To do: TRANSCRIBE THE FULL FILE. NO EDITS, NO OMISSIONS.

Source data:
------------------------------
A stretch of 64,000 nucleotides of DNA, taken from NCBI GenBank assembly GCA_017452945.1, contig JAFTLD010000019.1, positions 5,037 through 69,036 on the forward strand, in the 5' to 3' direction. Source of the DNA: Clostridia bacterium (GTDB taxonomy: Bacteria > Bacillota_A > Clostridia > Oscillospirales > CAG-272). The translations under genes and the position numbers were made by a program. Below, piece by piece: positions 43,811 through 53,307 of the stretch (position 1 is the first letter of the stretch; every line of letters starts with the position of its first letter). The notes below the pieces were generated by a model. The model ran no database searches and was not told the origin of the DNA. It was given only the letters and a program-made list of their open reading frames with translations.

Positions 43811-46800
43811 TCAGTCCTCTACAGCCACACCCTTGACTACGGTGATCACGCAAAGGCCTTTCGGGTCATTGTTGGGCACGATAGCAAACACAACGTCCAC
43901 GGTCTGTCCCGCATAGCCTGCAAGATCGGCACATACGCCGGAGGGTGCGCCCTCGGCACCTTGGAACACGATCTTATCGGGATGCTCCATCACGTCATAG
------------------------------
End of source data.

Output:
A stretch of 64,000 nucleotides of DNA, taken from NCBI GenBank assembly GCA_017452945.1, contig JAFTLD010000019.1, positions 5,037 through 69,036 on the forward strand, in the 5' to 3' direction. Source of the DNA: Clostridia bacterium (GTDB taxonomy: Bacteria > Bacillota_A > Clostridia > Oscillospirales > CAG-272). The translations under genes and the position numbers were made by a program. Below, piece by piece: positions 43,811 through 53,307 of the stretch (position 1 is the first letter of the stretch; every line of letters starts with the position of its first letter). The notes below the pieces were generated by a model. The model ran no database searches and was not told the origin of the DNA. It was given only the letters and a program-made list of their open reading frames with translations.

Positions 43811-46800
43811 TCAGTCCTCTACAGCCACACCCTTGACTACGGTGATCACGCAAAGGCCTTTCGGGTCATTGTTGGGCACGATAGCAAACACAACGTCCAC
43901 GGTCTGTCCCGCATAGCCTGCAAGATCGGCACATACGCCGGAGGGTGCGCCCTCGGCACCTTGGAACACGATCTTATCGGGATGCTCCATCACGTCATAG